Hirshfeld Analysis and Perovskite Stability

Perovskites are a promising, low cost and highly efficient resource in photovoltaics. Since the first perovskite solar cells were developed, in 2009, the technology has been rapidly improving, reaching power conversion efficiency above 20% in 2016. Some of the key attractive qualities that HOIPs present are their long carrier lifetime, long diffusion length and crystalline defect tolerance, broad absorption range and high carrier mobility and light absorption capability. However, fast degradation and lead dependency remain as challenges for the development of HOIP photovoltaic devices and their commercialization.

This research project started as one of my doctoral lines of research, with the initial motivation of accelerating the discovery of stable, non-toxic hybrid organic-inorganic perovskites (HOIP) by exploring structural and qualitative properties of HOIP classes through Hirshfeld surface analysis and fingerprint analysis tools, simultaneously correlating the material features to crystal structure and bonding characteristics.

T. Stona de Almeida. Doctoral thesis. ProQuest (2021)

Hirshfeld Surface image 1 Abstract: A computational quantum chemistry framework is coupled with traditional approaches, presenting a new protocol to assess perovskite stability both visually and statistically. A ranking of these metrics is defined and contextualized. The thesis provides new contributions to the understanding of the chemical bonding interpretation to the role of the tolerance/octahedral factor in perovskite systems. Results also include a database of circa 20k perovskites, containing ionic radii and tolerance factors, plus chemical features - eg: bandgap, volume, thermodynamic properties; the first large scale Hirshfeld surface quantum library for perovskite structures, consisting of circa 1500 perovskite compounds; a protocol for unsupervised classification of Hirshfeld statistics and their employment as a predictive feature in perovskite design; a dimensionality reduction analysis of the large database, and other insights.

Keywords: Machine learning; Hirshfeld Surfaces; QSPR; Perovskites; Materials Informatics.

T. Stona de Almeida. Abstract, ISBN: 978-625-00-8356-7

Hirshfeld Surface image 2 Abstract: The Hirshfeld surface is, at first sight, an intuitive object: the geometric locus that equally splits the electronic density contribution of a subset of atoms - the promolecule - within a larger molecule or crystal cell - the procrystal. The result is a closed surface that is not necessarily convex but still easy to imagine. Or is it? The application of the Hirshfeld surface is often qualitative and visual, being used as a supporting argument or to gather intuitive clues to guide a more analytical approach in chemical characterization. For this, the surface is computationally estimated and plotted in 3D, where a color-coded scalar property can be added to represent a 4th dimension e.g. curvature. Finally, the Hirshfeld surface fingerprint is calculated, a color-coded 2-dimensional bivariate histogram of internal and external distances between the surface and the internal and external atomic nuclei relative to the promolecule. Questions arise regarding the numerical method employed to compute the surface mesh, which often contains multiple vertices where only one should be present; the accuracy of the fingerprint choice of bin size and its consequences; the loss of information that could be preserved by other methods. Are there other more appropriate scalar properties of the surface to be explored? This work is an exercise of critical thinking about the Hirshfeld surface method, a dissection of its geometry, its interpretation, and applications.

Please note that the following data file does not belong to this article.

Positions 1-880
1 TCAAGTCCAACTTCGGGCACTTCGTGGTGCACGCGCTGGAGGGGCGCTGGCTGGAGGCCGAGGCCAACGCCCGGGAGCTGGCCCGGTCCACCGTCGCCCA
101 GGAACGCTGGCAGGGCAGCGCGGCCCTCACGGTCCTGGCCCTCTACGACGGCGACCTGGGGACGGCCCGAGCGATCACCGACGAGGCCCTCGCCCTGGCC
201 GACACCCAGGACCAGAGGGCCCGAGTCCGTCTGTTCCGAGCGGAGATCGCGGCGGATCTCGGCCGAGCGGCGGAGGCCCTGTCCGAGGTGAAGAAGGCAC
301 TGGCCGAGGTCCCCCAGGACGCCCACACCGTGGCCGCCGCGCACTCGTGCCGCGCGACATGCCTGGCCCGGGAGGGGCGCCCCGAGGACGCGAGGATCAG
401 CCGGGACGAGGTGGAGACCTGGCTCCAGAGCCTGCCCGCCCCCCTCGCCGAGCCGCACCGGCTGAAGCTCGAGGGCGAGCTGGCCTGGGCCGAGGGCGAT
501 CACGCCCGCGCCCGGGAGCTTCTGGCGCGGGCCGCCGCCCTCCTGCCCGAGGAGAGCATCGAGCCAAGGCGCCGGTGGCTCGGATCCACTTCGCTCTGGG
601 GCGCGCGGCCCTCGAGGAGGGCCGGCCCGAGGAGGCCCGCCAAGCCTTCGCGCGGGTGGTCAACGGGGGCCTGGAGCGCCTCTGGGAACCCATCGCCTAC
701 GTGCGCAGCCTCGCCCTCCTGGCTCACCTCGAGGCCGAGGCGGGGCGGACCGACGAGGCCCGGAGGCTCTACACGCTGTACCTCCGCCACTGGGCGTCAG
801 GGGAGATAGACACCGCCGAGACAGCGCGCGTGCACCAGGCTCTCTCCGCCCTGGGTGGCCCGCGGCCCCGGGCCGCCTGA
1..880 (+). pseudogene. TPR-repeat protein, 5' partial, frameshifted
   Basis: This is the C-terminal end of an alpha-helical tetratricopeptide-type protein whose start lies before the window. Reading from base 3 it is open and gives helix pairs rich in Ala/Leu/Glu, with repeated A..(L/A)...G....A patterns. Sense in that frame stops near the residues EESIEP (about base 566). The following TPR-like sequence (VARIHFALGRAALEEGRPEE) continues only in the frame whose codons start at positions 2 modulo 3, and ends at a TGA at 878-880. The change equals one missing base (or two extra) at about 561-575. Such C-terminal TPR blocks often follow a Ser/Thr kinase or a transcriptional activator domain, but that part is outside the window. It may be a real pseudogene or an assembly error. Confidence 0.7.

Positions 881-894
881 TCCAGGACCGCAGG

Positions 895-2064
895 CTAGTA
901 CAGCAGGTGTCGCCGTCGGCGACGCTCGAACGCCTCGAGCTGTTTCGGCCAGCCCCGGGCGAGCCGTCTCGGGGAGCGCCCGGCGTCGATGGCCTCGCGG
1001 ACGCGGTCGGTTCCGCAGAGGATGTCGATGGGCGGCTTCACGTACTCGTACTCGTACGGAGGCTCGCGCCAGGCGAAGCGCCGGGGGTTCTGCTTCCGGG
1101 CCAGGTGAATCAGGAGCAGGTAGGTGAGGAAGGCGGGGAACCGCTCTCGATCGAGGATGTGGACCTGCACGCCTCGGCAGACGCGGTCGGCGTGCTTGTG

Keywords: Hirshfeld surface analysis; molecular geometry; mathematical chemistry.


T. Stona de Almeida. Cambridge Open Engage (2023). doi.org/10.33774/coe-2023-7nqjm (Preferred source)
T. Stona de Almeida. Zenodo (2023) doi.org/10.5281/zenodo.10112561

Link to the talk at Ronin Institute's channel on YouTube: Ronin Institute Lightning Talks, October 2023

Abstract of talk: The Hirshfeld surface was introduced by Spackman and Byrom in 1997, based on the Hirshfeld partitioning scheme for electronic contribution in molecular crystals. The Hirshfeld surface analysis and its fingerprint have become since then popular tools for visualization of intermolecular interactions and crystal packing. In this talk, I would like to go over some aspects of the Hirshfeld surface protocol and raise some questions about the method.

Example of Hirshfeld surface for Ethylammonium Germanium Fluoride: